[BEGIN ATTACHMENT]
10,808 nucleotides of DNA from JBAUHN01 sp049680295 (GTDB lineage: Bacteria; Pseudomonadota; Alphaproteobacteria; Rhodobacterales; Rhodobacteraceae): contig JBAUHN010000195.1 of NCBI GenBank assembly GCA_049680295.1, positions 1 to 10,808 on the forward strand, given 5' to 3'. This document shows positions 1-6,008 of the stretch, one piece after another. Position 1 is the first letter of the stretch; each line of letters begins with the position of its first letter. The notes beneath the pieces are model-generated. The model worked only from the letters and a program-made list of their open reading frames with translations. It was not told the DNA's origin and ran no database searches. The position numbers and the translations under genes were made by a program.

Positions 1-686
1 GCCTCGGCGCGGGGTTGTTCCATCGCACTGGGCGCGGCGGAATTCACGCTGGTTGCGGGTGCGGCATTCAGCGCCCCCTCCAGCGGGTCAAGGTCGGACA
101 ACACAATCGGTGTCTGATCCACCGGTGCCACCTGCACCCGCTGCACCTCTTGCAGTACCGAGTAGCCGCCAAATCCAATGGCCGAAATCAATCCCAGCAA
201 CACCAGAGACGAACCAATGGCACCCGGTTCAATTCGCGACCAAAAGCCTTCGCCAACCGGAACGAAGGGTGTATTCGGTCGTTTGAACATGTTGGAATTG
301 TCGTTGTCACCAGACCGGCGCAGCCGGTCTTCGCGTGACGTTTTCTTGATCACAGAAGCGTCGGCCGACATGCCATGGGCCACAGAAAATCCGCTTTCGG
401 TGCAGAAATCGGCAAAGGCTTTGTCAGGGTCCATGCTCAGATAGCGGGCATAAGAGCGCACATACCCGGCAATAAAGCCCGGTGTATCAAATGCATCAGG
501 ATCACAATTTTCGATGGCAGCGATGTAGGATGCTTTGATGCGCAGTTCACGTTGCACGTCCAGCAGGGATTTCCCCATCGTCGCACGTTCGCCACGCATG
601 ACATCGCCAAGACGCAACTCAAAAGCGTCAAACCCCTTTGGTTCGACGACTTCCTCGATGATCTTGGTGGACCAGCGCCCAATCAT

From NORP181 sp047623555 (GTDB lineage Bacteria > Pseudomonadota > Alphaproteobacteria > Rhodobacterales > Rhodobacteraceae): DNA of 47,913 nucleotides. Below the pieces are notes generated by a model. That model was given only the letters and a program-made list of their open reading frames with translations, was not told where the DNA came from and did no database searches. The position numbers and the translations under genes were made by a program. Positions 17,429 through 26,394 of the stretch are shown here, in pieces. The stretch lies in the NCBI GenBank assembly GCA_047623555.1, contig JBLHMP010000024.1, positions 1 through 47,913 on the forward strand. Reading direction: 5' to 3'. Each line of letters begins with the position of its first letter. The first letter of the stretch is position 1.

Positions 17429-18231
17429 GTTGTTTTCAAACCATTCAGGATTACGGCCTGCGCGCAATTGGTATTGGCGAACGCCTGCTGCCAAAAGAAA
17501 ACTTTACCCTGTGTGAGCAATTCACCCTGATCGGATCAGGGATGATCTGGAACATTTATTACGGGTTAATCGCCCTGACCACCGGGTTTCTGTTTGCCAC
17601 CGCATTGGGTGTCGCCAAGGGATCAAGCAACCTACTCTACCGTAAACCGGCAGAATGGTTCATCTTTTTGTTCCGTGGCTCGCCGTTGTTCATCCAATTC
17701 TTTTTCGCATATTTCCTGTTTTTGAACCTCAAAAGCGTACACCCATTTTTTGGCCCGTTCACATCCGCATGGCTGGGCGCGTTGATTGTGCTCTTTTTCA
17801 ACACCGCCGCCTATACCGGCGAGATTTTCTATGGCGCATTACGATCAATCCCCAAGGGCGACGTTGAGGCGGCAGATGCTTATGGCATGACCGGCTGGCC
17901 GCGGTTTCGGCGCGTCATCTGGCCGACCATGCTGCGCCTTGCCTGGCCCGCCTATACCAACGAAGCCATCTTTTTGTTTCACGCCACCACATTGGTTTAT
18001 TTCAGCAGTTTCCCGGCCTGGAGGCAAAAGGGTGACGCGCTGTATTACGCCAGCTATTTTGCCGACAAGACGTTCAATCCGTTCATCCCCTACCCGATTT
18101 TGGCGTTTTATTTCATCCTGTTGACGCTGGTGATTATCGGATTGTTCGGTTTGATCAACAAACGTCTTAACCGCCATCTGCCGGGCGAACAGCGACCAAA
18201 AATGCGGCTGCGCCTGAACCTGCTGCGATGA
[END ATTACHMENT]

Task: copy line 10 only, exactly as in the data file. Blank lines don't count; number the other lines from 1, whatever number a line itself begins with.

From NORP181 sp047623555 (GTDB lineage Bacteria > Pseudomonadota > Alphaproteobacteria > Rhodobacterales > Rhodobacteraceae): DNA of 47,913 nucleotides. Below the pieces are notes generated by a model. That model was given only the letters and a program-made list of their open reading frames with translations, was not told where the DNA came from and did no database searches. The position numbers and the translations under genes were made by a program. Positions 17,429 through 26,394 of the stretch are shown here, in pieces. The stretch lies in the NCBI GenBank assembly GCA_047623555.1, contig JBLHMP010000024.1, positions 1 through 47,913 on the forward strand. Reading direction: 5' to 3'. Each line of letters begins with the position of its first letter. The first letter of the stretch is position 1.